Living Will

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Inher book entitled , Dr. Ofri writes about her experienceas a medical professional. She begins by writing about her training,then proceeds to express her desire to learn Spanish, and ends byrecollecting her encounter with Wilbur Reston (one of her patients).Dr. Ofri makes use of imagery to help her reader come to terms withher transition from New York City’s Bellevue Hospital to the EastGeneral Hospital, located on the Gulf Coast of Florida. She discussesher encounter with Mr. Reston in detail, and how it changed herperception of the medical profession. This paper is a response to Dr.Ofri’s book. It seeks to identify a better way of concluding thepaper, as opposed to the one advanced by Dr. Ofri.

Atthe beginning of her book, Dr. Ofri discusses how she met Mr. Reston:She had only worked a few days at the East General Hospital when shewas requested to attend to a patient at 2:00 A.M. She describesReston’s condition, in detail, and proceeds to write about how sheadvised the nurses to care for Mr. Reston. She also points out thatdoctors usually gave instructions over the phone and let the nursescater to all other medical needs of the patient receiving medicalcare.

AfterReston gets better and is transferred to the VA psychiatric facility,Ofri forgets about him and continues with her daily life activities.However, after some paperwork was sent to her office, requiringinformation regarding Reston’s original hospital, Ofri begunrecollecting her encounter with Reston. In her conclusion, she statesthat she pondered on how Reston was fairing. She wondered if he hadalready committed suicide or if his new puppy prevented him fromkilling himself.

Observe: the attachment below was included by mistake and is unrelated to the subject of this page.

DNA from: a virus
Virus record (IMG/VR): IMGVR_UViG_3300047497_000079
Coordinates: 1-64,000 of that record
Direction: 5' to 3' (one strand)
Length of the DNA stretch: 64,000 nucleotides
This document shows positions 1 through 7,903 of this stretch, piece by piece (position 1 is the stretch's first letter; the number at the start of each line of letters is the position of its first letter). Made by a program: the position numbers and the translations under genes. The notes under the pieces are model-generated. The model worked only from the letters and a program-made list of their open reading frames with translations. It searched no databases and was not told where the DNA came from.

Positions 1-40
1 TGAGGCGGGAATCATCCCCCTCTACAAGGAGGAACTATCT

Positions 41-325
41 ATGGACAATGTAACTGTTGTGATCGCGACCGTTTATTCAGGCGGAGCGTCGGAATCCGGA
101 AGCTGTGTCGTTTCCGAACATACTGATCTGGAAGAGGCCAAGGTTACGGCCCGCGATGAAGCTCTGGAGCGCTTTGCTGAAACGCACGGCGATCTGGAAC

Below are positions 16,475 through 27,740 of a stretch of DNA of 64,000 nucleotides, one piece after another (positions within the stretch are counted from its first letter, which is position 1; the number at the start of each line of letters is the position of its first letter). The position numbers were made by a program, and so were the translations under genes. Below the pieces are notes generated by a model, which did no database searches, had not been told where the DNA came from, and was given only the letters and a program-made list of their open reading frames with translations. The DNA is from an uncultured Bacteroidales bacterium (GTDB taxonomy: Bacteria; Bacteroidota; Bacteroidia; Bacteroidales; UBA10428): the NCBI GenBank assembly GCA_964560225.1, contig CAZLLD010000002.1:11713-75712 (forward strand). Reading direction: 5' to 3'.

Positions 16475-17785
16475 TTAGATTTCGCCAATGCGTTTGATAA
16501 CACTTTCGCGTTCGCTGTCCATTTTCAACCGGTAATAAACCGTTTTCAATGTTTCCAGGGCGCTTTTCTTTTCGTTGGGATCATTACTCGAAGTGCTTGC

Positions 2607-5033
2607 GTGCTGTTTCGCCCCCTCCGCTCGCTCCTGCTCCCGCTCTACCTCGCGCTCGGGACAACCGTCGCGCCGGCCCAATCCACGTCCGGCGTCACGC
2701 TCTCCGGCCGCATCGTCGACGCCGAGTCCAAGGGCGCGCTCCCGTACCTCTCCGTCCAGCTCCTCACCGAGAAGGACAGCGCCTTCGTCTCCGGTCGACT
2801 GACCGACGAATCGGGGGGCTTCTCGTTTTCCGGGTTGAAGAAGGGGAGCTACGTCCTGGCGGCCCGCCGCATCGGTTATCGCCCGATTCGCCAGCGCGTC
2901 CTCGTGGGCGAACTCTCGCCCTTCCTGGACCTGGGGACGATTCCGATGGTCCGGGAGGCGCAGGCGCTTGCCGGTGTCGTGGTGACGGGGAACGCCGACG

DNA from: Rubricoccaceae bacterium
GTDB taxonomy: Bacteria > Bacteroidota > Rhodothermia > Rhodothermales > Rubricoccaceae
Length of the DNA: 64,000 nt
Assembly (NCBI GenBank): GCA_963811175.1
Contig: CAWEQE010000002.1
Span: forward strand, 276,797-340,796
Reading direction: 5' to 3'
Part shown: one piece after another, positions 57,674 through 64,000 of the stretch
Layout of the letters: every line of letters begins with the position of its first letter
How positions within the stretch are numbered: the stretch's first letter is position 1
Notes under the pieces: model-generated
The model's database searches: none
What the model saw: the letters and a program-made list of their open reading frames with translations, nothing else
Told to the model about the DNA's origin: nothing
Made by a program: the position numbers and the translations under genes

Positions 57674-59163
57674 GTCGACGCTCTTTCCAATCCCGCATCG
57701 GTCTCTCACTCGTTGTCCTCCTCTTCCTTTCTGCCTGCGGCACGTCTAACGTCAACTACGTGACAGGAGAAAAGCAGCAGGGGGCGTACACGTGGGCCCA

Theabove conclusion would have made the storyline better if Dr. Ofriespoused on Reston’s progress. If she discussed how his health hadimproved/deteriorated after visiting him at his home, the audiencewould feel more engaged. Also, if she discussed how his wiferesponded to Reston’s getting better before being discharged fromthe hospital, and on arriving at home, the audience would be leftwith fewer questions. The conclusion would have been better if itended as follows:

“Althoughmy profession did not require me to follow up on the progress of apatient after he had been assigned to another party, I felt obligedto follow up on Reston’s progress. I did not personally visit himin his home, but I requested the social worker assigned to him tofurnish me with a report on his progress and social life. The socialworker told me that he was fairing quite well and that his wife hadfinally begun talking to him. The social worker pointed out thatReston had a puppy that kept him company when his wife was attendingvolunteer functions. Reston and his wife also attended art functionswhen his wife was free to spend time with him.”

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